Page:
Making your voice heard in your community

Last November, GW students achieved a great victory as they journeyed to the polls to take part in the electoral process in the District of Columbia. Students showed elected officials throughout the city that they must consider the views of students as important if they are to keep their positions. Students will be even more influential in future elections.

I was elected to the Advisory Neighborhood Commission, the grassroots organization of government in the District. This group of six commissioners has the responsibility of advocating for the Foggy Bottom and West End communities on important issues such as zoning, public works and safety to the various agencies in the District as well as the D.C. Council.

Voters who think their vote does not count should think again. I won my race to be the first GW student on the ANC by having only one more vote than my opponents. Voting in the District is extremely important if students are to have a voice in the issues that affect them every day of their lives.

In the past, it was no secret that the ANC had been against University initiatives, whether it benefited students or otherwise. This animosity among the ANC, students and University administrators delayed the approval of the health and wellness center, and most recently, the new School of Media and Public Affairs building.

It is my hope that by being part of the ANC, I will have the opportunity to advocate on behalf of the students and ensure they receive the amenities they deserve in their community – both academically and socially.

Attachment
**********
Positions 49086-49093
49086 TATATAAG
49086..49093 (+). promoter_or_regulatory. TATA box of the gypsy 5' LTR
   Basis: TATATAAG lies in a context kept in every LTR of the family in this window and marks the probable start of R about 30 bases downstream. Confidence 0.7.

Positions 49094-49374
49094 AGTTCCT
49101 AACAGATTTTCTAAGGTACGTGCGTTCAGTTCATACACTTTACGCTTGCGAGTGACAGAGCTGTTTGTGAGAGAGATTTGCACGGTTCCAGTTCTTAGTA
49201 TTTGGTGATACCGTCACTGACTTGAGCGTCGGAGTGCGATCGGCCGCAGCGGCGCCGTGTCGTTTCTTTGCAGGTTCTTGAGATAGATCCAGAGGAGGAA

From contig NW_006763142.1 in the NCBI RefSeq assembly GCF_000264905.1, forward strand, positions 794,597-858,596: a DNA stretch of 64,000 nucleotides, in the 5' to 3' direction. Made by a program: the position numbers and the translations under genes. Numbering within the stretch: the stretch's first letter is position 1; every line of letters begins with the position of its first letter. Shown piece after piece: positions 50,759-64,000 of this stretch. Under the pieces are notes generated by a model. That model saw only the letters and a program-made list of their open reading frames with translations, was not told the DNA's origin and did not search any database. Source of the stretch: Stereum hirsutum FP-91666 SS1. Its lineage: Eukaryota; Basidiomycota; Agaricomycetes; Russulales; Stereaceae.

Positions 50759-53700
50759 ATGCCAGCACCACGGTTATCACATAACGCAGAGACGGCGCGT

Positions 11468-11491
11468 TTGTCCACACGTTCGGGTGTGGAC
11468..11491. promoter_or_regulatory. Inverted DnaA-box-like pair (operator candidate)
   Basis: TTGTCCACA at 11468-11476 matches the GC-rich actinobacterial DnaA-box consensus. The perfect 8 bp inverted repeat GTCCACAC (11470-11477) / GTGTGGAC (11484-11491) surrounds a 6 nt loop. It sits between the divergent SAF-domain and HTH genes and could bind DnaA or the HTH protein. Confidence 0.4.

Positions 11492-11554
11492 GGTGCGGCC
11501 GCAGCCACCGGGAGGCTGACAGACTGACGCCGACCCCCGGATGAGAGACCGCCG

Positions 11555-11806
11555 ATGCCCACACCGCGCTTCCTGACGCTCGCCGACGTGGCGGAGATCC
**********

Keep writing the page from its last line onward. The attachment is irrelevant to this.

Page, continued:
However, those who believe that just because a student is on the ANC that the University will get its way are simply dreaming. My job is to advocate and vote in the best interests of the residents in my district – and those residents are primarily students. This means I will evaluate all issues as they pertain to the quality of students’ lives, not the administration.

Therefore, a proposal by the University will not receive an automatic “yes” vote from me. It must be beneficial to the students for it to gain the support of student advocates on the ANC.

The University in the past has been particularly successful in fighting and defeating a stubborn ANC and has gained the necessary government approval for many of its initiatives.

However, if student objections to an initiative result in a negative ANC recommendation, it will be difficult for the University to overcome that if it attempts to nullify the ANC’s position.

I will ensure that the University successfully fulfills its academic mission, and efficiently and effectively provides the existing services it promised to students before it takes on additional services or projects, academic in nature or otherwise.

Therefore, I call on you to get involved in your community. You are affected by everything in our community – from construction of a building to the planting of a tree. This is your community as well and you have a right to be well represented in it.

I am specifically interested in the effects of projects on the streets of our campus including automobile and pedestrian traffic and the safety of our neighborhood’s streets. I am concerned when the Metropolitan Police Department reports that there were only 30 fewer crimes in 1998 than in 1997. The Metropolitan Police Department must increase its response and presence in our community.

I invite you to our next public meeting Feb. 17. If you have a concern or question, you can e-mail me at or you can call (I’m listed in the GWIS directory). In just a few short months, I will begin to gauge student opinion through forums and questionnaires. Please take a moment to help us include your views in our resolutions. You have chosen to make Washington, D.C. and Foggy Bottom your home for at least three-quarters of every year. It’s time to have a voice in the quality of your life here.

-The writer, a junior, is ANC-2A06 commissioner.

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